Readers, have you ever been to New England? Ever lived here? What makes a book’s setting feel real to you?

Launch Parties — To Party or Not to Party

By Sherry —  I’m happy it’s warmer than last week!

Launch Parties. I wasn’t sure if I should throw one or not. I googled Launch Parties and panic set in. I saw discussions about bartenders, DJs, swag, decorations, themes. That was not for me.

Tagged for Death mech.inddFor a extroverted person I have this introverted part of me around promoting Tagged for Death. Standing up on my own, talking about my book scared the heck out of me. But that’s when I saw Ray Daniel’s post on Facebook talking about his launch party for Terminated. He had Hank Phillippi Ryan interview him. I thought that was a brilliant idea and something that would work well for me. Friends who attended Ray’s launch said it was fabulous.





I asked friend, author, and independent editor Barb Goffman if she would interview me for the launch. Barb is also a journalist, funny, and enthusiastic. She said yes and a weight fell off my shoulders. I could do this. The next step was figuring out the venue. Have it at home? Rent a community center? Or have it at a bookstore? I sought the advice of friends. Some of their answers surprised me: make sure there’s lots of parking, bonus points for free parking, don’t make me drive through rush hour (Washington DC traffic can be a nightmare). Do you want this to be a marketing event or a celebration with family and friends? If you have it at your house or a community center who will handle book sales?

IMG_2400It was a lot to ponder. Fortunately for me my friend Mary Titone pushed me and called venues for me. Barnes and Noble at Fair Lakes Promenade in Fairfax, Virginia said they’d love to host my launch. Having it there fulfilled the lots of free parking and who would sell books suggestion. We set it up for 1:00 pm on a Sunday which avoided rush hour. Having it at the bookstore allowed for both a celebration and a marketing event.



The staff at Barnes and Noble couldn’t have been nicer. Store manager Sarah Emmett arranged for Mary and I to meet with Ann, who’s in charge of the cafe, and John their events guru. Ann provided samples of baked goods and made sure I stayed within my budget. The day of the launch she even made sure we had our own private “butler” Alex to serve. John and Sarah made lots of great suggestions and showed us the space where the party would be. They all seemed so happy about the event and I couldn’t have worked with a nicer team.

IMG_2461The night before the big day my friend Jill Ribler sent me a picture she’d found on Pinterest. An author had taken her own book and had people attending the launch sign it instead of having a guest book. It was a great idea which I incorporated into the launch. Two friends and fellow writers, Susan O’Brien and Robin Templeton, volunteered to take pictures.

The launch itself was perfect. I choked up a bit during the thank you’s when I mentioned my husband and daughter. Barb Goffman was funny and asked great questions. Having her by my side kept me calm (well, calmer). I didn’t do a reading — it’s another thing I’m not crazy about doing.

I was delighted to have people from so many aspects of my life present. Friends we’d met at Hanscom Air Force Base in Massachusetts — Tagged for Death is set in a fictional version of the base and the small town of Bedford, Massachusetts, Chessie Chapter Sisters in Crime members, even one friend from the New England Chapter of Sisters in Crime, one Wicked Cozy Author, along with friends and neighbors. It surpassed the celebration I hoped for.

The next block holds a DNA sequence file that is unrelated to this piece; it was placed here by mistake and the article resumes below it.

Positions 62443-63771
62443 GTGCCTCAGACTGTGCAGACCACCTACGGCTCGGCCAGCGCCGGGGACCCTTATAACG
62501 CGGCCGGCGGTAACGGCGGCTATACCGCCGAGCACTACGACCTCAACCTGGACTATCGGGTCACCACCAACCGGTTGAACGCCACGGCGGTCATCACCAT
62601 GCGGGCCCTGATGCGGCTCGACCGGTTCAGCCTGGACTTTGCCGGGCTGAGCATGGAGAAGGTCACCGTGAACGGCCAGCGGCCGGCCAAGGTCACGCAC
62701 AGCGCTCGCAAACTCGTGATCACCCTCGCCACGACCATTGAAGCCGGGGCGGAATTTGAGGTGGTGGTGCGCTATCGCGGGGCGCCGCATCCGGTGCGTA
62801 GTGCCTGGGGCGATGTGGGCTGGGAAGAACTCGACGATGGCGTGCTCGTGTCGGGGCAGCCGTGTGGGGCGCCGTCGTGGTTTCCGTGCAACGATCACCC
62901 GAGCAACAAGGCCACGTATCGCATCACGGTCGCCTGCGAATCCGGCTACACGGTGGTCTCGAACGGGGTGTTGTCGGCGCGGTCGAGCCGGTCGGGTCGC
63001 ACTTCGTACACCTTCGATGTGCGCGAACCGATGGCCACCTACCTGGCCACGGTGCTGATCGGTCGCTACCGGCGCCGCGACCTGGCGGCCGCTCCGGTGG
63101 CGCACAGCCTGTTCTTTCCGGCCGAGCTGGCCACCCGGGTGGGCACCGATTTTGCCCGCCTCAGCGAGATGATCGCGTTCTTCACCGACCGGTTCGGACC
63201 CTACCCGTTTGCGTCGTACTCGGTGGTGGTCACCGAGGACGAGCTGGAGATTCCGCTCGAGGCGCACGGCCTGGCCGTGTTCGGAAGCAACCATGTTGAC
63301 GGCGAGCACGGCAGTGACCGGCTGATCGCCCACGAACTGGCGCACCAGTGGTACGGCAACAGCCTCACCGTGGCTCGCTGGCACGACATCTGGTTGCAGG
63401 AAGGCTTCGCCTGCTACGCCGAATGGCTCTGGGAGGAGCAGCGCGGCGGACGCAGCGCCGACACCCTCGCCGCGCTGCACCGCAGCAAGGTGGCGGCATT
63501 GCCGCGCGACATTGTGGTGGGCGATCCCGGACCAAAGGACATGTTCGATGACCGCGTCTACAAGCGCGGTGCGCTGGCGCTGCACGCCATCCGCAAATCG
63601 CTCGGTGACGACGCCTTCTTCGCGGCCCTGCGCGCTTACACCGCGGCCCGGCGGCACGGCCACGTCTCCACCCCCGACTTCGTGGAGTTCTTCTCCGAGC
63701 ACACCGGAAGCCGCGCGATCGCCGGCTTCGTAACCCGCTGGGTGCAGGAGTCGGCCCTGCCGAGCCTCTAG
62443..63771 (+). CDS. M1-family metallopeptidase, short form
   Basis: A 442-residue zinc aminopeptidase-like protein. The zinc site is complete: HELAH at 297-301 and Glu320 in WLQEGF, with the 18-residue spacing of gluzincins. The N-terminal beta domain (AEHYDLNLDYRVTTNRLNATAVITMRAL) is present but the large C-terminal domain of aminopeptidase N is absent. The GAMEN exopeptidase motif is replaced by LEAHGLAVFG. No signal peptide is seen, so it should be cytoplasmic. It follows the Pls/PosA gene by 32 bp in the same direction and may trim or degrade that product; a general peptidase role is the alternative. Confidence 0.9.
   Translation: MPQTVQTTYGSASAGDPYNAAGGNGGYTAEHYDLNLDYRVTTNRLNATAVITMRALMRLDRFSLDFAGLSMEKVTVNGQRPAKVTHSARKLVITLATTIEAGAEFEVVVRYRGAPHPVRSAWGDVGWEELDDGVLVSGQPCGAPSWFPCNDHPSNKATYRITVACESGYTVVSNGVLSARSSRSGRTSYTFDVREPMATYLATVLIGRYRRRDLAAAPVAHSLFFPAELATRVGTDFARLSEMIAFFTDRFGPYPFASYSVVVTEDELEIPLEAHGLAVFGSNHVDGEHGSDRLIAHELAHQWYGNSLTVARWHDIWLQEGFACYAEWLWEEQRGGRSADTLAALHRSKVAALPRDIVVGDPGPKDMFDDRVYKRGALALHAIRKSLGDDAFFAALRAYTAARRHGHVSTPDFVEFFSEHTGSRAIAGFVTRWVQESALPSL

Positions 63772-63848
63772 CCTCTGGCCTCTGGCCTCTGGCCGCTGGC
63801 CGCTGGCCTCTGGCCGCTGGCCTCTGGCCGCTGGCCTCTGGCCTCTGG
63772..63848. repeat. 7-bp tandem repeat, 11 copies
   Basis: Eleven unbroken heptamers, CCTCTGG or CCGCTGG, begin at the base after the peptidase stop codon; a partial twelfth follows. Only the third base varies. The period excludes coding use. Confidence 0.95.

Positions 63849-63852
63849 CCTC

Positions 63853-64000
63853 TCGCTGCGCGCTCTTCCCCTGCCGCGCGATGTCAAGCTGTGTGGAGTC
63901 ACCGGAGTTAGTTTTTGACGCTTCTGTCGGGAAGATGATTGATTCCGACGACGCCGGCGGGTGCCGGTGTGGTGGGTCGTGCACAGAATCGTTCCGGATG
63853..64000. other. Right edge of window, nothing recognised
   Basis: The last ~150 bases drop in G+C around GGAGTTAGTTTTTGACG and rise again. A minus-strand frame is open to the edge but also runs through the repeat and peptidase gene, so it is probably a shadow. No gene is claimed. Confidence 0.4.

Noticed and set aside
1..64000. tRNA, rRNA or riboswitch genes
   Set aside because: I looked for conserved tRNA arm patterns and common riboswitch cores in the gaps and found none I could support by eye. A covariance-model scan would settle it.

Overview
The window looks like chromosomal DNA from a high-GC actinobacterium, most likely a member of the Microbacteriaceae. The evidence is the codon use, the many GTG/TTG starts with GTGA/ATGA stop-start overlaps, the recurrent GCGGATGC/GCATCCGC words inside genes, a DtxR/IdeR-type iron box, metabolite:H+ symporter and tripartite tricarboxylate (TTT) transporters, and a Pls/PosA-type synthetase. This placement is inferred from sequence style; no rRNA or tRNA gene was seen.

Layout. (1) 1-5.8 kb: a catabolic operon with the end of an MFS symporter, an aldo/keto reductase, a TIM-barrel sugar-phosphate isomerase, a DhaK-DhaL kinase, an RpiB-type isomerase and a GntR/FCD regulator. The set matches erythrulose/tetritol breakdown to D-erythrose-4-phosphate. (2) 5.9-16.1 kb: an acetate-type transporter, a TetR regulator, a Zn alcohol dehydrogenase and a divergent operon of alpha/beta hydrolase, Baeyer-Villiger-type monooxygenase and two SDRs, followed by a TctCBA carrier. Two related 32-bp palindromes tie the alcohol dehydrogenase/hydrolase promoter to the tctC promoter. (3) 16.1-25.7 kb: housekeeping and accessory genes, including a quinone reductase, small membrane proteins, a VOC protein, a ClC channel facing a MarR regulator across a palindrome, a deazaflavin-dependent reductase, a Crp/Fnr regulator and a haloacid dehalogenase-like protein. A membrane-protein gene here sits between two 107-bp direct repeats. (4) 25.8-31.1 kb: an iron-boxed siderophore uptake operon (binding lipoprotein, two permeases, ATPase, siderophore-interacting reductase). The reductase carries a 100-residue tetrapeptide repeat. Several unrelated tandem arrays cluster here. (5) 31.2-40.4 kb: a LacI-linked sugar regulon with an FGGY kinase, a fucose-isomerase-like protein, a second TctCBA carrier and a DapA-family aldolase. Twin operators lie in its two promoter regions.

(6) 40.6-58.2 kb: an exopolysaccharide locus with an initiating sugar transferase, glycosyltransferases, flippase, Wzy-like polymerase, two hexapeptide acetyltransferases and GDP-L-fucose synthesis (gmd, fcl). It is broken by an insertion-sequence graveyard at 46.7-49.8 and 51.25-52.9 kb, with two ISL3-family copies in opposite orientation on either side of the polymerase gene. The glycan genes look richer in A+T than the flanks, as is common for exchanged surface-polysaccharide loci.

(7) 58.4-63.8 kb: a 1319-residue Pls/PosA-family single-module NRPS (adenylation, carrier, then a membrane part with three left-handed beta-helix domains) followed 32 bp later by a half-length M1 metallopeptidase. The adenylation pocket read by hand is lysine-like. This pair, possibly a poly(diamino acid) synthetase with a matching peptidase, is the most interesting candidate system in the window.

Thanks to all of you for making my launch party such a special day!

Book launchCrowd


Wicked Wednesday- Knowing Your Way Around Town

We’ve been talking craft all month on Wicked Wednesdays. This week we’re chiming in about how we keep track of the towns in our series. How do you road map an imaginary place? Remember which stores are on Main Street? So Wickeds, how do you keep it all straight from book to book?

 Jessie: I use Scrivener. It very conveniently has a places category and I import all the places from the previous book into the next one as soon as I create a new file. Then I add any new places to the existing database as I go along.

Map by Phyllis Ann Whippen

Map by Phyllis Ann Whippen

Edith: So far I have used either fictionalized real towns (Ipswich in the Lauren Rousseau mysteries, West Newbury in the Local Foods mysteries) or a real town (Amesbury, in my historical mystery) in my fiction. But when I fictionalize a real place, I add made-up streets and businesses. So far I’ve been able to keep the made-up stuff in my memory, but using Scrivener’s system for a Places folder is a great idea. In my new WIP, however, I created a fictional small town, so drawing myself a map would be a good idea. On the to-do list!

Lea Wait's Wiscasset, Maine from her children's books. Learn more here.http://www.leawait.com/children.html

Lea Wait’s Wiscasset, Maine from her children’s books. Learn more here. http://www.leawait.com/children.html

Barb: My Busman’s Harbor turns out to be a pretty complicated place. It’s a town, and a harbor, two points of land that surround the harbor, a private island and a penninsula that leads from Route One, the main artery of the Maine coast down to Busman’s. As the books have developed, we’ve found out where more and more of the characters live and work. Like Jessie, I’ve kept Scrivener files of all the important places I’ve described– the houses, boats, town pier, marina, shops and hospital. Like Edith, I’ve modeled it on a real town–Boothbay Harbor, Maine. But I’ve made so many modifications and described so many fictional places, if I do get a contract for more books, I think it is time for a map. As an aside–I love, love fictional books with maps in them. Deborah Crombie’s are a particular favorite.